Alibaba said on Thursday it trimmed almost 1,800 employees from its payroll during the third quarter, compared with a reduction of nearly 10,000 workers in the previous quarter. It retained roughly 243,900 personnel as of the end of September.

“Alibaba’s business is at a historic low point,” said Li Chengdong, the Beijing-based founder of internet industry think tank Dolphin. “The results are poor but considered normal because the growth of the entire Chinese e-commerce industry has already entered the single-digit territory, weighed down by fierce competition from short video platforms Douyin and Kuaishou.”

Alibaba’s revenue from China commerce dropped 1 per cent year on year to 135.4 billion yuan in the third quarter, although sales from international commerce grew 4 per to 15.7 billion yuan. Local consumer services, which include online maps service Amap and food delivery services, saw revenue jump 21 per cent to 13.1 billion yuan.

The company said it saw a low-single-digit-decline in the gross merchandise value (GMV) of physical goods sold on both Taobao and Tmall.

A shop employee promotes Singles’ Day discounts in Shanghai, China, on November 11. Photo: EPA-EFE

Zhang said in a conference call on Thursday that consumption appetite was weak and shoppers had been buying less frequently than before. The resurgence of Covid-19 in various parts of China had also affected logistics services, he said.

This year, for the first time, Alibaba and rival did not disclose their sales tally from the Singles’ Day shopping festival. Zhang said while there were fewer buyers during this year’s event, the average GMV per consumer increased.

Retail sales in China fell by 0.5 per cent in October, below the expected rise of 1.8 per cent and down from the 2.5 per cent growth in September.

Alibaba’s cloud business also suffered, with sales growing by 4 per cent, down from the 12 per cent and 10 per cent growth seen in the first and second quarter, respectively.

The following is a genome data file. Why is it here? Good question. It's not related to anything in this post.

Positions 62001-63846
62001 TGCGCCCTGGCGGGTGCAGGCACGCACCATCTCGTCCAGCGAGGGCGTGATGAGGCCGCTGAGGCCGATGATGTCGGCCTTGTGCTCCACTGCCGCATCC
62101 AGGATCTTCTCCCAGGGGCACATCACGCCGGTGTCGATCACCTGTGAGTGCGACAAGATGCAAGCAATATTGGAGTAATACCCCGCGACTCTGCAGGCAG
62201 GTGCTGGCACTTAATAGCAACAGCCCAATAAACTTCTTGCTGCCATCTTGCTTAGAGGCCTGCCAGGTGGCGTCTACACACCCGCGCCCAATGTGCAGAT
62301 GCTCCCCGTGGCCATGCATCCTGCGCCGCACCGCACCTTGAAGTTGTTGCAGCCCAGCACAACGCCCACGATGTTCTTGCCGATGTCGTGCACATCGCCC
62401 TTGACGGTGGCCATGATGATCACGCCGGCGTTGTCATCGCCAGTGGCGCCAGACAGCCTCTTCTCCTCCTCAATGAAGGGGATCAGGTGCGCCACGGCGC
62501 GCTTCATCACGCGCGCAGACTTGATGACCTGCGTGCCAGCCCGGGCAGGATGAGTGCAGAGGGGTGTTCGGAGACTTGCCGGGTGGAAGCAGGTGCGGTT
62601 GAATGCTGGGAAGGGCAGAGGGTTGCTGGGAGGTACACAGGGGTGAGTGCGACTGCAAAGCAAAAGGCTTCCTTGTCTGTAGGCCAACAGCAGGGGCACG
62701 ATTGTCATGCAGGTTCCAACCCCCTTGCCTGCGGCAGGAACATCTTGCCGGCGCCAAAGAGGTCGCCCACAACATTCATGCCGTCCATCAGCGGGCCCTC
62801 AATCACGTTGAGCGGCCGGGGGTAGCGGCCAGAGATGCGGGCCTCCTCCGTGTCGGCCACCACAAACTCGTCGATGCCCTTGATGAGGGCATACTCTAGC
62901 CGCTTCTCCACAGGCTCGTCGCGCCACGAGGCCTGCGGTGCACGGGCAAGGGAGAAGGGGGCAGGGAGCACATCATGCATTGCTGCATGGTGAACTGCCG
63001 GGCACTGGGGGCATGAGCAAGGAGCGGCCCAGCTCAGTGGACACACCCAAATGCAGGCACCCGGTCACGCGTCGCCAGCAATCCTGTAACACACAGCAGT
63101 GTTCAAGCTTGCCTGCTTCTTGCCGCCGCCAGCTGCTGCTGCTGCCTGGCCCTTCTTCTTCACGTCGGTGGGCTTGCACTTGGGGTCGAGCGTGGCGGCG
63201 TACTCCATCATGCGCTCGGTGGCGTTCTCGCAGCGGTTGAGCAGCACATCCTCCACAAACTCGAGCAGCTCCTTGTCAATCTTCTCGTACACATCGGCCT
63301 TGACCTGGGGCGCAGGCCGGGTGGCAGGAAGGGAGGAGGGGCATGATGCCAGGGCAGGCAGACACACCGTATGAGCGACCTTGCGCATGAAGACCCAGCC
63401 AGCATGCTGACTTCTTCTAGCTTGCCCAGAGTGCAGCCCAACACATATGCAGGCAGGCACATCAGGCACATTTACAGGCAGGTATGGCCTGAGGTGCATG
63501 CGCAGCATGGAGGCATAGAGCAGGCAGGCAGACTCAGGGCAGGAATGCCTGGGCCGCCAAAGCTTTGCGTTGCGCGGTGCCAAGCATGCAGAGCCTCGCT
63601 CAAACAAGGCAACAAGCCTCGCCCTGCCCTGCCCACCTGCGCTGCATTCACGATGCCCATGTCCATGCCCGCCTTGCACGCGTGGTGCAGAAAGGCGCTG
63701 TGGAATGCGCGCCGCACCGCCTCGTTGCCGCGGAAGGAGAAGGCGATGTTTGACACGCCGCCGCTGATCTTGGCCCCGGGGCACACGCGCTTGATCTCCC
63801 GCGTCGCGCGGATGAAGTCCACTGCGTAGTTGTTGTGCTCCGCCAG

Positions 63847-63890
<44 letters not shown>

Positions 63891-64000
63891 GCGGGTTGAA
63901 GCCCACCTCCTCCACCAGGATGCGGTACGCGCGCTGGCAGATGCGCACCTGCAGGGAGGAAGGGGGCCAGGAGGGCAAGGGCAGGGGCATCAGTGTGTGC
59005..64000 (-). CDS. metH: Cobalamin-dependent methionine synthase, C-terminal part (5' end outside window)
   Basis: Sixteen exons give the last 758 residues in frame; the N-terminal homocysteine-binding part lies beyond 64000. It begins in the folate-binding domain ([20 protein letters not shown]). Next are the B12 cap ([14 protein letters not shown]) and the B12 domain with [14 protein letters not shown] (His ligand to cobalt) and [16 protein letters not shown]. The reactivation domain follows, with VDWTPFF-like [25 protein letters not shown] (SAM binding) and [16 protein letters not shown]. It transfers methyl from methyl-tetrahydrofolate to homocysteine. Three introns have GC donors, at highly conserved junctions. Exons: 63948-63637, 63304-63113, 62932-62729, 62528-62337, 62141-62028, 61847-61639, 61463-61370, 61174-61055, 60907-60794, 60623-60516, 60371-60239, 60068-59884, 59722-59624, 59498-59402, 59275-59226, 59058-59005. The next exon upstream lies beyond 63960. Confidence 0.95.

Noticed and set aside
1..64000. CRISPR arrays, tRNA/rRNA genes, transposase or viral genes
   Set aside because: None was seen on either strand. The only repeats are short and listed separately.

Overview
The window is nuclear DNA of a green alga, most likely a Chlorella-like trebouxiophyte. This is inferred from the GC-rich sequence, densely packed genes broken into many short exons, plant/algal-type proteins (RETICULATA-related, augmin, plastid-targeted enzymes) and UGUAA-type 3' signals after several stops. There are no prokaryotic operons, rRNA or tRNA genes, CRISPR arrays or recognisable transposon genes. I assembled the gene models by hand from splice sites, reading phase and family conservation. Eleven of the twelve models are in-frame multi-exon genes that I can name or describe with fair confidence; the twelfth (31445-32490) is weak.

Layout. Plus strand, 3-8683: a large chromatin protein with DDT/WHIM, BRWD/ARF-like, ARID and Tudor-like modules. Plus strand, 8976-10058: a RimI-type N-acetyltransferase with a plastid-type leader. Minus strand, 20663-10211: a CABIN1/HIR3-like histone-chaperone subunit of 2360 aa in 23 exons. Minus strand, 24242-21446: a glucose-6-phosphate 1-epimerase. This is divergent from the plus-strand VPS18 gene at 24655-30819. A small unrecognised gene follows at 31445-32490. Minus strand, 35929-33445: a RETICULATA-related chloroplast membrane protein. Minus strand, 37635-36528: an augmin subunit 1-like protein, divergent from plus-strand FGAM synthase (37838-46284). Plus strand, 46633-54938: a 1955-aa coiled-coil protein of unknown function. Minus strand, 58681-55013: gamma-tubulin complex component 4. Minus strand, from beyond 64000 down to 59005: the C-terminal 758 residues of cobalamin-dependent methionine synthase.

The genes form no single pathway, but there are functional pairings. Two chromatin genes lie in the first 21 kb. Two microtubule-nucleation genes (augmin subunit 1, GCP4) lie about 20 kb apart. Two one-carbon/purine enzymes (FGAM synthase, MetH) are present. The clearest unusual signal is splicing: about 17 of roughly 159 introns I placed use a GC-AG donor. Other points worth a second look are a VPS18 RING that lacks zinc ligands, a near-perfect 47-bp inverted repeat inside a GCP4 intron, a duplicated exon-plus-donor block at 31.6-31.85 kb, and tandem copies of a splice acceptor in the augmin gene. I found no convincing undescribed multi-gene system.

“We proactively control the development of our [cloud] business,” said Zhang.

But there are signs that external headwinds for the company have begun to ease.

A man has his throat swabbed for a Covid-19 test at a coronavirus testing site in Beijing on Thursday. Photo: AP Photo
China has started to relax some Covid-19 controls, with Chinese leaders urging for a more “targeted and precise” approach to containing the coronavirus. Beijing has also tamped down its regulatory crackdown against Big Tech companies.

Zhang said the latest adjustments in China’s Covid-related policies will have some positive impact, although some places are still experiencing logistics disruptions. “Overall, we do expect things to continue to improve in a positive direction,” he said.

Alibaba shares in Hong Kong fell less than 1 per cent to HK$78.25 on Thursday, up by more than 20 per cent from a historic low last month, when bearish sentiment in the wider market also hit other Chinese internet stocks, including Tencent Holdings and Meituan.

The company said it has approved a decision to repurchase US$15 billion more shares from investors and extend the programme to the end of financial year 2025. As of November 16, the company had bought back around US$18 billion shares under its existing US$25 billion share repurchase programme.

Additional reporting by Che Pan and Ann Cao